Insects of the order Diptera are characterized by one pair of wings. The second pair is usually modified to form a pair of drumsticklike structures known as halteres. A typical life cycle consists of eggs, limbless larvae, pupae, and winged adults, but numerous variations exist. Mouthparts are of the sucking type. Females of many species, although free living, take blood or other tissue fluids from vertebrates, injecting salivary secretions that are not intrinsically toxic but are potent sensitizing agents for most humans. Larvae of some Diptera are human parasites. Other adult Diptera feed indiscriminately on feces and human foodstuffs. These habits make them by far the most important arthropod vectors of human disease.
[...] Removal of the larvae by surgery or expression is the usual treatment for migratory myiasis, although local freezing of cutaneous burrows is sometimes successful. Ivermictin given to a patient with Hypoderma myiasis resulted in expulsion of the larva. The most effective prevention is control of the infections in domestic animals. Wound Myiasis. Opportunistic invasion of wounds by fly larvae is often seen during war and natural disasters, when injured persons are exposed to flies and medical facilities are inadequate to cope with the emergency. [...]
[...] Netting over the crib or pram when outdoors usually affords protection. Migratory Myiasis. One type of migratory myiasis is caused by flies of the genus Hypoderma. Adult flies are large and hairy, resembling bumblebees. Normal hosts for the parasitic larvae are cattle, deer, and horses. The flies attach their eggs to hairs. Hatchling larvae penetrate the skin and wander extensively through the subcutaneous tissues, eventually locating under the skin of the back, where they produce furuncular lesions. The condition has veterinary importance. [...]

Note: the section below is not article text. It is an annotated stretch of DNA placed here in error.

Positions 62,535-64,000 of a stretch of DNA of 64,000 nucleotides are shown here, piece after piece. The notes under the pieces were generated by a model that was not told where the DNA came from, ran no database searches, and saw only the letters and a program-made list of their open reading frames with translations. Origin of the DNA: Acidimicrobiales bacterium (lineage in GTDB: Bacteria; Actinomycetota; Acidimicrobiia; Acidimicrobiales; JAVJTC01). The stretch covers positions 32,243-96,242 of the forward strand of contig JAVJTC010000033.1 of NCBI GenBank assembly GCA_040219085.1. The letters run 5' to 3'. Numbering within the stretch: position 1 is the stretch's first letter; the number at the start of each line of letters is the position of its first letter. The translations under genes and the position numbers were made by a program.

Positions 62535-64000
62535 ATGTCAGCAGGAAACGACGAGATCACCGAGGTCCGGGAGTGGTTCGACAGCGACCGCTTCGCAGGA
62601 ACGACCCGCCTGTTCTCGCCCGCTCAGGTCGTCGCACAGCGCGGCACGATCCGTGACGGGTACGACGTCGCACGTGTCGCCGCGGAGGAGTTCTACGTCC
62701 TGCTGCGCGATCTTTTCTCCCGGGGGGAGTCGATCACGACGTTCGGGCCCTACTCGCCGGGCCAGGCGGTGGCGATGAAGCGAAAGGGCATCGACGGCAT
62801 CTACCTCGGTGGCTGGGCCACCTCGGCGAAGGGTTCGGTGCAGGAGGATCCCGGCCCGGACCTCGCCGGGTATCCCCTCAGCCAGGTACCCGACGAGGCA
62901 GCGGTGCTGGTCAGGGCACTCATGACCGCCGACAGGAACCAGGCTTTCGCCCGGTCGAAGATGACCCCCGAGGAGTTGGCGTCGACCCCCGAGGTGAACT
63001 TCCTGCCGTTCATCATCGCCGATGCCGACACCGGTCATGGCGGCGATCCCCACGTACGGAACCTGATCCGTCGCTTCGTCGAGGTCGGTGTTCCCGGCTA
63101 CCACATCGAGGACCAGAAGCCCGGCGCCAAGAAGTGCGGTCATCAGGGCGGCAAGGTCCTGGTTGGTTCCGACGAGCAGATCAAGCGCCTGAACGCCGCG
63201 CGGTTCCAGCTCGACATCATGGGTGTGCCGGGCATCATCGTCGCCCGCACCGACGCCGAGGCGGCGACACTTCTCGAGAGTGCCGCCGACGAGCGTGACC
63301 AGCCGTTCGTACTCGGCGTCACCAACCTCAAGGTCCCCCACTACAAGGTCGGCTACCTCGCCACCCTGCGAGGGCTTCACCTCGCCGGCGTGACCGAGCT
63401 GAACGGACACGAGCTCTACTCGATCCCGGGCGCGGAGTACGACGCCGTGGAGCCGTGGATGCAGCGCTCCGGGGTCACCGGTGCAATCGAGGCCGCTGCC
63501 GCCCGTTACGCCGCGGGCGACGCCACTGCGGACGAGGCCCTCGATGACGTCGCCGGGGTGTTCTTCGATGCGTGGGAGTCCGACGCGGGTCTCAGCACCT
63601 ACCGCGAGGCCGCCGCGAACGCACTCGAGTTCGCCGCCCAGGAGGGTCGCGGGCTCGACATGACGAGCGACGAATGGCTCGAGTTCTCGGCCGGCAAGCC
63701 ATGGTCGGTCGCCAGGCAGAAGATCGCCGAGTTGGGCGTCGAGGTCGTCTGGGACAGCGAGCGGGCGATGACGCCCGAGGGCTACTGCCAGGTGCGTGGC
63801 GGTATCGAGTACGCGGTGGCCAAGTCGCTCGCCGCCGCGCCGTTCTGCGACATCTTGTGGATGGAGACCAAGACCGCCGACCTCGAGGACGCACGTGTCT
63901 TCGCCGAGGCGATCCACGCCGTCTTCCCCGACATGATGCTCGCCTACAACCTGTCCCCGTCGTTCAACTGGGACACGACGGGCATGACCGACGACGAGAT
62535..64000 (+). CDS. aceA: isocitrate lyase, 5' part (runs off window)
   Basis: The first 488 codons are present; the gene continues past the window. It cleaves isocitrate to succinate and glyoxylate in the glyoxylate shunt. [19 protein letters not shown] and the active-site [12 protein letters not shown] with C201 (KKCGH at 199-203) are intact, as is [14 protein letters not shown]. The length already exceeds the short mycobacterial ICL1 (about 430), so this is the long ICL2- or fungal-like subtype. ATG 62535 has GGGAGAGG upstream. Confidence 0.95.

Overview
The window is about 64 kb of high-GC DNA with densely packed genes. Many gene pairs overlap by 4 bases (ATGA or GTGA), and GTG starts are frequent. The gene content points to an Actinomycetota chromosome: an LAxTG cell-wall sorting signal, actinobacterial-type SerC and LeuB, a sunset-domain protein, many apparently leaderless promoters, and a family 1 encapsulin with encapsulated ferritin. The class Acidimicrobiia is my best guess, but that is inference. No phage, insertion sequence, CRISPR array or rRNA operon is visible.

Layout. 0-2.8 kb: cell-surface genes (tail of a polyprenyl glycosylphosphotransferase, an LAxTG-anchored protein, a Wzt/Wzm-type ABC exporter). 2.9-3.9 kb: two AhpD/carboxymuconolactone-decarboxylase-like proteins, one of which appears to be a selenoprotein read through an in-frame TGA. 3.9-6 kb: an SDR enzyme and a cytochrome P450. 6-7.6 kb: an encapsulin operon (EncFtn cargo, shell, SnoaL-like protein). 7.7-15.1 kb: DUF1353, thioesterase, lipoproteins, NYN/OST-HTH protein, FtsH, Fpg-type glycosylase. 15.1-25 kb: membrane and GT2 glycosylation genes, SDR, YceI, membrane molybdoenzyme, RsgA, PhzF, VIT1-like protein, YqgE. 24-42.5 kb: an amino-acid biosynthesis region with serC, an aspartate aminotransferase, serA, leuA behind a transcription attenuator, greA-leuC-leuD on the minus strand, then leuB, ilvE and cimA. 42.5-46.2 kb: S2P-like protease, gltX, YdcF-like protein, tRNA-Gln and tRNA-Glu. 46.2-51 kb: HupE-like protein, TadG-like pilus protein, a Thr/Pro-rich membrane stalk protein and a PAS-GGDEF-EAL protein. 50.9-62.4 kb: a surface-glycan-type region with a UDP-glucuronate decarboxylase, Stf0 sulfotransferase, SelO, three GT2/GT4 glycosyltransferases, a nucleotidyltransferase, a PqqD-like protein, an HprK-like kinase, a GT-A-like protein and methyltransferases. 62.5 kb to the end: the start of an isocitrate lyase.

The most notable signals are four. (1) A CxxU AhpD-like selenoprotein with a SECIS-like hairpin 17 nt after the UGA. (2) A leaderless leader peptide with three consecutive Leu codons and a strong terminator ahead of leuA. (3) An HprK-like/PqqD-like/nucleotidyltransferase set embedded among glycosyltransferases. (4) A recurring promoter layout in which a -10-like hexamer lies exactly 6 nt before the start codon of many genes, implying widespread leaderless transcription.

[...] Louse flies (Hippoboscidae) are peculiar Diptera that may lack wings entirely or have them for only part of their adult life. The wingless forms are flat, leathery insects that resemble lice or ticks. They are ectoparasites of birds and mammals. Larvae are carried in the uterus until development is almost complete; the pupal stage may be spent in the soil or on the host. The sheep ked (Melophagus ovinus) is a common species in the United States and sometimes bites sheep shearers and handlers. [...]
[...] The flies bite most intensely in still air and reduced light. Bites are immediately painful and result in raised, red, and pruritic lesions that persist from a few hours to a week or more. Some victims develop vesicles, pustules, and superficial ulcers, particularly if bitten by the genus Leptoconops. Hypersensitivity is involved, although some persons seem to develop intense reactions on first exposure to the insects. Treatment of bites is symptomatic and similar to that for mosquito bites. Artificial hyposensitization has not been successful; however, spontaneous decrease in skin reactivity may occur in some individuals. [...]
[...] Delayed hypersensitivity is lost more readily than immediate hypersensitivity; with decreases in both IgE and IgG. Biting Midges (Culicoides) Biting midges are very small flies that have a bite out of proportion to their size. Only females feed on blood. The wormlike aquatic larvae usually develop in water-saturated soil; mangrove swamps are a common habitat. Larvae of some species use axils of banana and similar plants. The genus is cosmopolitan but presents the greatest problem in subtropical and tropical coastal regions. Activity is often seasonal. [...]
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